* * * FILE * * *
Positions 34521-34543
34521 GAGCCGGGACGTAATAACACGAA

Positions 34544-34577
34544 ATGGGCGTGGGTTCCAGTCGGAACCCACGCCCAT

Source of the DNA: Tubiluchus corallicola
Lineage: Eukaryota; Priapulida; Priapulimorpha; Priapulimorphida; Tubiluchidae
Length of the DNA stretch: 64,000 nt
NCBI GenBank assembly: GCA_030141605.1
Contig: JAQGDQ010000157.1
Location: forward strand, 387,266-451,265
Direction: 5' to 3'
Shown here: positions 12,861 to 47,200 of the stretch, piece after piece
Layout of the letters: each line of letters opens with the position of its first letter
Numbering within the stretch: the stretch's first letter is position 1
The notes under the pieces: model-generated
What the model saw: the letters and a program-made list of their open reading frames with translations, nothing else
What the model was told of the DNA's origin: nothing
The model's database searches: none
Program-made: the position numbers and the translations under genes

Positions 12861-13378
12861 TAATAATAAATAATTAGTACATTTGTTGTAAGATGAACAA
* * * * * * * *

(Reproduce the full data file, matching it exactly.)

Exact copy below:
Positions 34521-34543
34521 GAGCCGGGACGTAATAACACGAA

Positions 34544-34577
34544 ATGGGCGTGGGTTCCAGTCGGAACCCACGCCCAT

Source of the DNA: Tubiluchus corallicola
Lineage: Eukaryota; Priapulida; Priapulimorpha; Priapulimorphida; Tubiluchidae
Length of the DNA stretch: 64,000 nt
NCBI GenBank assembly: GCA_030141605.1
Contig: JAQGDQ010000157.1
Location: forward strand, 387,266-451,265
Direction: 5' to 3'
Shown here: positions 12,861 to 47,200 of the stretch, piece after piece
Layout of the letters: each line of letters opens with the position of its first letter
Numbering within the stretch: the stretch's first letter is position 1
The notes under the pieces: model-generated
What the model saw: the letters and a program-made list of their open reading frames with translations, nothing else
What the model was told of the DNA's origin: nothing
The model's database searches: none
Program-made: the position numbers and the translations under genes

Positions 12861-13378
12861 TAATAATAAATAATTAGTACATTTGTTGTAAGATGAACAA